What is the I-65/I-70 North Split Project (North Split Project)?
The North Split Project is an upgrade of the existing interchange where I-65 and I-70 meet on the northeast side of downtown Indianapolis. The North Split is the second-most heavily traveled interchange in Indiana. Pavement and bridges in the interchange area require rehabilitation or replacement due to their poor structural condition. The North Split Project will also provide the opportunity to improve safety and operations for all users.
In September 2018, INDOT released the North Split Alternatives Screening Report, which analyzed a range of preliminary alternatives and identified the preliminary preferred alternative to be evaluated in greater detail in the Environmental Assessment (EA). The EA is being developed to meet the requirements of the National Environmental Policy Act of 1969 (NEPA). The recommended preliminary alternative identified in the Alternatives Screening Report is currently being refined.
Why is this happening now?
About 214,000 vehicles use the North Split interchange each day. Portions of the North Split interchange were built 50 years ago and the infrastructure is in poor condition. It is operating at full capacity and crash rates are higher than statewide averages for urban interstates. Traffic regularly slows or stops during peak travel periods. The interchange is at the end of its useful life. Specifically:
- Due to poor structural condition, 11 bridges need rehabilitation or replacement during the next 5 years. Another 16 bridges require rehabilitation or replacement in the next 10 years.
- Deteriorating pavement requires constant repair and patching on the roadway and shoulders, which is expensive and disruptive for users.
- The crash rate is almost twice as high as other urban interstates. Injury rates are almost three times as high.
- The configuration of the existing interchange creates “weaving” conflicts as motorists cross paths to reach their destination. Weaving movements with high volumes of traffic are the primary cause of crashes and congestion in the North Split.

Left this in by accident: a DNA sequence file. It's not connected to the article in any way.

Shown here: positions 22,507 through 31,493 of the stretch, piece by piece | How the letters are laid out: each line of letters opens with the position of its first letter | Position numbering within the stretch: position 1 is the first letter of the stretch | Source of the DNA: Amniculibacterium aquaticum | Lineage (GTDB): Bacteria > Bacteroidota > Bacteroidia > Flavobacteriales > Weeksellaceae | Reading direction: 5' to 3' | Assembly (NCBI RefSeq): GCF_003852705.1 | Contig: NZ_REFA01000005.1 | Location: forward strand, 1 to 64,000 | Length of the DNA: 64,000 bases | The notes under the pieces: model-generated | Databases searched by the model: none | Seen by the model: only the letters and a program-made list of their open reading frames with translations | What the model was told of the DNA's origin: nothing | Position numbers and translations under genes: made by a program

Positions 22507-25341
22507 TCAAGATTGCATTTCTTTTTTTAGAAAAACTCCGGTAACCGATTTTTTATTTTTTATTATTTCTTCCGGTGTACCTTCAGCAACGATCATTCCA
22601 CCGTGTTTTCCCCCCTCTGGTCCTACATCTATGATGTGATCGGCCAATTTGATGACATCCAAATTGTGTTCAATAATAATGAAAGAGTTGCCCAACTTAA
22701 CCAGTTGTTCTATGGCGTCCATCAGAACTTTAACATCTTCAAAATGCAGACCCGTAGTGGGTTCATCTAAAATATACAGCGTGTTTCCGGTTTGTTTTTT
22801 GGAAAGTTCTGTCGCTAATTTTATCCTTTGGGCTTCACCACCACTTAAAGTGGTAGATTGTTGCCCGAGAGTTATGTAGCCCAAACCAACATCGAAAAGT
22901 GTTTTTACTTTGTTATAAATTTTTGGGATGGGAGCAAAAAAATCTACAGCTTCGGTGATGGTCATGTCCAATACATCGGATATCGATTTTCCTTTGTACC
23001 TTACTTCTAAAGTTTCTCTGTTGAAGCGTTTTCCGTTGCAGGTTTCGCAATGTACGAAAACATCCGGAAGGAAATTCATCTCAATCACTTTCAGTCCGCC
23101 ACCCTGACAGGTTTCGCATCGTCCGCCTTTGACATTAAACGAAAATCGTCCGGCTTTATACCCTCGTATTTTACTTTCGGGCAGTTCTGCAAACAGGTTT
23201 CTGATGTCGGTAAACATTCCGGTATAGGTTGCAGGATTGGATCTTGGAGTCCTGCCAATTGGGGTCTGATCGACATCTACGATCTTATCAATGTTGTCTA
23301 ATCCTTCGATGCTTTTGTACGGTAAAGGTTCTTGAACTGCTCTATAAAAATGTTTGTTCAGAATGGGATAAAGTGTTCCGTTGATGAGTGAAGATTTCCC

What is the purpose of the North Split Project?
The purpose of the North Split Project is to rehabilitate and improve the existing interstate facilities within the project area and reduce or eliminate conditions that contribute to high crash rates and congested conditions.
What needs must the project meet?
The North Split Project must meet the following transportation needs:
- Correct deteriorated bridge conditions.
- Correct deteriorated pavement conditions.
- Improve safety by eliminating conflict points and realigning curves.
- Improve interchange operations and reduce congestion by eliminating bottlenecks.
How will the project benefit drivers who use the interchange?
Improvements to the interchange will result in safer conditions for those who use the interchange. Traffic will flow more smoothly due to the elimination of existing conflict points and bottlenecks. Replacing the pavement and bridges will result in fewer short-term delays due to roadway repair and maintenance projects.
What project activities are currently underway?
INDOT published the Alternatives Screening Report in September 2018, which defined and analyzed different alternatives for the North Split and identified a preliminary preferred alternative to be advanced in the EA. The preliminary preferred alternative is being refined based on stakeholder input and more detailed engineering analysis.
Context Sensitive Solutions (CSS) is also underway. CSS is a collaborative, interdisciplinary decision-making process and design approach that involves all stakeholders to develop a transportation facility that is integrated effectively with the surrounding community.
What is the CSS process for the North Split project?
CSS looks at neighborhood character, connectivity and history to develop design elements that integrate infrastructure with community. For the North Split project, designers will meet with residents and neighborhoods near the project area, as well as oversight agencies to discuss the interchange design and its physical characteristics.
What is the schedule for the CSS process?
The CSS process is occurring simultaneously with the environmental process for the project. The process began in January 2019 and will take about nine months to complete.
How is the CSS process engaging the community?
North Split project designers are leading a series of workshops with neighborhoods near the project area to discuss potential design elements for the project. In addition to the neighborhood meetings, there will be briefings with the North Split Community Advisory Committee, a CSS Resource Team made up of local oversight agencies, and the public.
How can I get involved with the CSS process?
Join the project team at one of the neighborhood workshops or at the CSS public meeting. See the list of neighborhood workshops
ALTERNATIVES SCREENING REPORT FAQS
What is the purpose of Alternatives Screening Report?
The purpose of the Alternatives Screening Report is to evaluate preliminary alternatives for the North Split project and to identify the preliminary preferred alternative to be analyzed in greater detail in the EA, subject to public and agency input received during the comment period for the Alternatives Screening Report.